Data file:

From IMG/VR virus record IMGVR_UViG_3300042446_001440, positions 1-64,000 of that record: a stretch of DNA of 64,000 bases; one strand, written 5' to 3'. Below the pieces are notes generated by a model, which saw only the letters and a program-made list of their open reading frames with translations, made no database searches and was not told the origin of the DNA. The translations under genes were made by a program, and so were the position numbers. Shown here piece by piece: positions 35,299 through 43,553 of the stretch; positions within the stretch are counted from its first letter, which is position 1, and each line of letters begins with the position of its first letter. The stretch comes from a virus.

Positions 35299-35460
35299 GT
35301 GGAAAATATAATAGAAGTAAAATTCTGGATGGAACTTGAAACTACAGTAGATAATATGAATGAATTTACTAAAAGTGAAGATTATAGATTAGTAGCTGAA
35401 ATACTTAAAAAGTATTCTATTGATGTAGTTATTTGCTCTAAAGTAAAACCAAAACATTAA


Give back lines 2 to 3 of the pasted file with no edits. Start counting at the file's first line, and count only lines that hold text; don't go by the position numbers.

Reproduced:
Positions 35299-35460
35299 GT